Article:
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Google Nest Cam - BEWARE

I just bought a Google Nest Cam (battery version.)

It wasn’t cheap (AU$329) but its features looked good and I already had some Google Home products.

Setup was easy, camera OK, web features excellent … all good.

But this morning I discovered the gotcha.

Nest Cams come with “Up to 3 hours of event-based video history”.

Well, that looks OK. Three hours is two Hollywood movies. That’s tonnes, right?

But, it you expand the Video History tab under Tech Specs you discover that it only “Captures and stores video clips of activity that happened within the past 3 hours.”

So, you have an unwelcome visitor to your home at 1:00 AM and, when you wake at 7:00 AM, there is NO RECORDED HISTORY of the event.

Bewt!

Had I realised that I would have instead bought a $100 camera with a memory card.

There is, of course, a solution. For only $9/month I can get up to 30 days of event history.

Yee friggin’ haa.

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Welcome to the community, @smacs.

Sorry to hear about your most unsatisfactory consumer experience.

Yes. Return the goods for a full refund. That’s what I would do.

I think what is missing here is “change detection” aka “motion detection”. It probably would be good enough for the stated purpose to keep a maximum of 3 hours of video, provided that recording only happens when “something” is happening.

Otherwise, regardless, 3 hours is not much - depending on sensor resolution and compression capability.

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PS I wouldn’t touch any Google product with a barge pole, due to privacy concerns.

I couldn’t find any information, for this particular product, about exactly where the video is stored, who has access to it, what laws apply to it, what policies apply to it, how if at all the video is used by Google, …

More generally, I wouldn’t use any video surveillance solution where I didn’t control what happens to the video. That’s just me though. :wink:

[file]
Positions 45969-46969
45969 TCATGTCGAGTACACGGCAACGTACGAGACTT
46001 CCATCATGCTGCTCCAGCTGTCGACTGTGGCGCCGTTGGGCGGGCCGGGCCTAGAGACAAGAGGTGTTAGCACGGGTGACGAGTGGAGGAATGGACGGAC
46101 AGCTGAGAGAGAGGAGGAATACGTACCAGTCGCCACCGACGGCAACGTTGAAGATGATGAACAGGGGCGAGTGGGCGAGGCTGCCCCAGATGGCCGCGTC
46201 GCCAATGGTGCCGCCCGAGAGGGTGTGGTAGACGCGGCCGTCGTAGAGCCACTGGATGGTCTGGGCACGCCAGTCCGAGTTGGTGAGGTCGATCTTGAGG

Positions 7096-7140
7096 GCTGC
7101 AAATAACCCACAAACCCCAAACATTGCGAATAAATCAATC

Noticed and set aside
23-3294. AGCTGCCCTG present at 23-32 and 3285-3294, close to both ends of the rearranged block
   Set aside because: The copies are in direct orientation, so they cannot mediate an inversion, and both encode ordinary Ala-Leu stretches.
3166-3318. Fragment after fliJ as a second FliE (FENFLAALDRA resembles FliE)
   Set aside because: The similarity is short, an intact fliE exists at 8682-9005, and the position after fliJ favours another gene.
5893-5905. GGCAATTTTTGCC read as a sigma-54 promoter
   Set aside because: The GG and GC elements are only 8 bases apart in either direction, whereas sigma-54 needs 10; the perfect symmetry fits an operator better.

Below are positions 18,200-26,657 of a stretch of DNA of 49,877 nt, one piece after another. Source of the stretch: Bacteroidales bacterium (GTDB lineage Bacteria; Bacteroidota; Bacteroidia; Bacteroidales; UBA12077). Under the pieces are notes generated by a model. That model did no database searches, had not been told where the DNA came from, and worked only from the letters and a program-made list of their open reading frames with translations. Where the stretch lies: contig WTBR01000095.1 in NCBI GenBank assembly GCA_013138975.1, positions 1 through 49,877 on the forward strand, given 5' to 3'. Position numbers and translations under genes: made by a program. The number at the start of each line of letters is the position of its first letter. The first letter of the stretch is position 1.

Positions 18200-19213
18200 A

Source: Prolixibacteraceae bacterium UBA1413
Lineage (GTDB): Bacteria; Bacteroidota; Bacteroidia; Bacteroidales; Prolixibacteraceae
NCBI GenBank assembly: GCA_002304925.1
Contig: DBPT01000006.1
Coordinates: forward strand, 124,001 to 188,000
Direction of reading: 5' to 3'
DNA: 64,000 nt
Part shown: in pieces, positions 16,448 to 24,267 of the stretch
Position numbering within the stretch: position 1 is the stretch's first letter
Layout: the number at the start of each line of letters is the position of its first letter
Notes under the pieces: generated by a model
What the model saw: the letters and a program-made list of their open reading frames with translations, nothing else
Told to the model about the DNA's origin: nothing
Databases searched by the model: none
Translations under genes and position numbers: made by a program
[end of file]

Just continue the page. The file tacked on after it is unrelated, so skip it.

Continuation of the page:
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Choice has reviewed the Google Nest Cams…

and is the 3 hours local video storage when the cameras aren’t connected to the internet when cloud storage is possible?

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One hour local storage. Presumably the rest is “somewhere”.

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Welcome to the forum @smacs.

I’m sure you are aware that if you asked for a security camera that can record video in case of an incident, you can claim it is not fit for purpose under the ACL (Aust. Consumer Law). For help with this please search the forum for ACL, and writing letters of complaint on the Choice website.

If you went to the store and simply asked to buy that camera, you have no recourse.

This is correct as a stand alone product, as stated on the Google store page that has this product.

You can opt to have the “event video history, 24/7 coverage and more” recorded by Google if you wish to pay for one of the two Nest Aware subscriptions plans.

This subscription model is not unique to Google. Many security cameras require subscriptions to store your video ‘in the cloud’. The big benefit of the Google Nest Cam is that it supposedly dovetails seamlessly into the Google ecosystem of products rather than having a stand alone security camera.

The other option you mention, having a memory card in the camera works well but you need the appropriate software to be able to log into the camera and access the stored video. I had cameras like this that worked wonderfully and Windows did an update which scotched the software. I no longer have remote access! I would have to remove and open up each camera individually to access the SD card.

The final option is if you buy an NVR (network video recorder) that connects to the camera(s). You can record your video there and access by connecting into to the NVR. [If you have wi-fi cameras, all you need is power to the camera(s)]. I have seen wi-fi NVRs the size of a smallish router.

Hope that helps.

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Looking online, the 3 hours cloud storage is included with the Google Nest Cams. If one wishes more than 3 hours, a monthly subscription is required to increase storage capacity.

It also looks like purchasing a Google Nest Cams without subscription is restrictive as most of the video processing occurs in the cloud.

The 1 hour is local storage if wifi is lost. Information associated with the nest cams indicates it needs wifi and internet connection to work.

This might not apply if the limitations are provided on packaging or in information at the point of sale.

As outlined above, Google Nest Cams without a monthly subscription and connected to the internet is very restricted in its application.

If the information was clear at the point of sale/on packaging, then it would fall into change of mind (even if the purchaser didn’t read the information prior to handing over cash).

@smacs should see what the change in mind policy is with the retailer where the best cams were purchased. Hopefully they are generous and the nest cams can be returned for a refund/exchange.